Lets talk about death
Written by listed counsellor/psychotherapist: Nikki Shephard (FdSc, MBACP)
5th October, 20160 Comments
“Our existence is forever shadowed by the knowledge that we will grow, blossom and inevitably, diminish and die” - Irvin Yalom
I have recently been attending a death café, hosted by my local independent funeral directors – Groves Family Funeral Directors. What an enjoyable experience I am having - not at all morbid and sad. In fact, there is lots of laughter and smiles, tea and cake. Death cafés are popping up all over the country and are encouraging people to talk about death; after all, it is the one significant event that is going to happen to us all.
Irvin Yalom, an American existential psychotherapist, published a beautiful book in 2008, ‘Staring Into The Sun’. The reader accompanies Yalom on a journey where he explores at the age of seventy his own fear of death. In his book Yalom describes how death anxiety waxes and wanes through the life cycle; it is always there lurking hidden in the mind - for some, it is an overt anxiety, for others, it is subtle or convert hidden behind other symptoms.
What death cafes and Yalom have in common is the theory that facing death allows us to enrich our lives. Think of Ebenezer Scrooge, an old man who transforms his ways after being visited by four ghosts one Christmas Eve, one of which shows him his death. Christmas Day Scrooge awakens and is a changed man, one with compassion and a zest for life.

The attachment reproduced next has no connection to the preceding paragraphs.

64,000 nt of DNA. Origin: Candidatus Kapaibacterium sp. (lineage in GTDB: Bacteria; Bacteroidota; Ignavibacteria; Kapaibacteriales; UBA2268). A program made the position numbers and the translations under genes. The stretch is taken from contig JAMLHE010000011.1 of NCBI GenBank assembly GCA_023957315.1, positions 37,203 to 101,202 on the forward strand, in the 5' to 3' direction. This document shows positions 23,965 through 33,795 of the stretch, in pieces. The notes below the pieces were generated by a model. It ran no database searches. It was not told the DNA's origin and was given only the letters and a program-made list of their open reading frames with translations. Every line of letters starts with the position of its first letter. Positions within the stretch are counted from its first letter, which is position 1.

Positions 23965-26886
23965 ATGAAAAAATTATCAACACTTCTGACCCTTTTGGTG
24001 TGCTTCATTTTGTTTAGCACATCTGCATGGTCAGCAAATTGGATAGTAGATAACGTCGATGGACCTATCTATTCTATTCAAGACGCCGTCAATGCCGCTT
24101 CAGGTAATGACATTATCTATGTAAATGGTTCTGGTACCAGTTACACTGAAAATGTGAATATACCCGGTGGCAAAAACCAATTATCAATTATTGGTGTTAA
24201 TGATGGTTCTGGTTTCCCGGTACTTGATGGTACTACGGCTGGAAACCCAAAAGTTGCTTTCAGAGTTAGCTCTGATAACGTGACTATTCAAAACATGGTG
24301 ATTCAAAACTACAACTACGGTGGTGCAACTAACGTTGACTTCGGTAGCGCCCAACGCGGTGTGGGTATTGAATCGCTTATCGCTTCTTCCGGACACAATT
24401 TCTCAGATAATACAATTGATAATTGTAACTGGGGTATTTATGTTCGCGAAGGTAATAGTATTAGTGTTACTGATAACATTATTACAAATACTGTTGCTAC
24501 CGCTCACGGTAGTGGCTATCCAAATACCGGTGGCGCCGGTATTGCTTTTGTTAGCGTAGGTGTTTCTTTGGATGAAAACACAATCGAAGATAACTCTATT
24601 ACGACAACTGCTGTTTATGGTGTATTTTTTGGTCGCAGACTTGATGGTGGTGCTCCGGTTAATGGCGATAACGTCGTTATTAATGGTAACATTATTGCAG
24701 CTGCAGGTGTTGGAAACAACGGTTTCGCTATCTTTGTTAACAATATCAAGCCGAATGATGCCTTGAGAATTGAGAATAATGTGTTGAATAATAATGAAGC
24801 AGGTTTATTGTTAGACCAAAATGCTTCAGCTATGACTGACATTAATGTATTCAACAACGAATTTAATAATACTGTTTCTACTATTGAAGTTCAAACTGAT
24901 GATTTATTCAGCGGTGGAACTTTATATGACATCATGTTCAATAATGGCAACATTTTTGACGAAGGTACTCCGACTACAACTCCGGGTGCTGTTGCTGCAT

I believe the success of these cafes is in the safe and non-judgmental environment that is created. For me, it allows me to explore my own experiences of grief by connecting with others, and to talk openly about the often taboo subject of death.
Being open about the inevitable also allow us to plan the funeral we really want, that reflects us as individuals and also helps alleviate some of the pressure and difficult decisions for our families. I am asking questions and listening to stories from others, allowing myself to explore how I want my own funeral to be; do I want a religious affair, would I like a humanistic celebration, or would I like a funeral celebrant to take my funeral? Songs versus hymns, readings versus prayers and of course burial versus cremation - it feels liberating to explore this now rather than when it is perhaps too late.
Now, I am not saying that talking about death with your family and friends is going to change you overnight, but it may just alleviate your fears and allow you to engage with life, to learn how to live, to communicate more deeply with those you love.
If you feel unable to talk to those close to you may find help in talking to a professional such as a counsellor. They will support you to explore your fears and to live a more fulfilling life. Of course, you can still find your nearest death cafe and enjoy some tea and cake with others who are also exploring death, bereavement and grief, and what it means to them.
About the author
I am a qualified counsellor working with individuals aged 18 and over, and a registered member of the British Association for Counselling & Psychotherapy (BACP). I believe that as individuals we are complex, and that life experiences may at times inhibit us. Counselling can provide a therapeutic relationship that supports clients to flourish.
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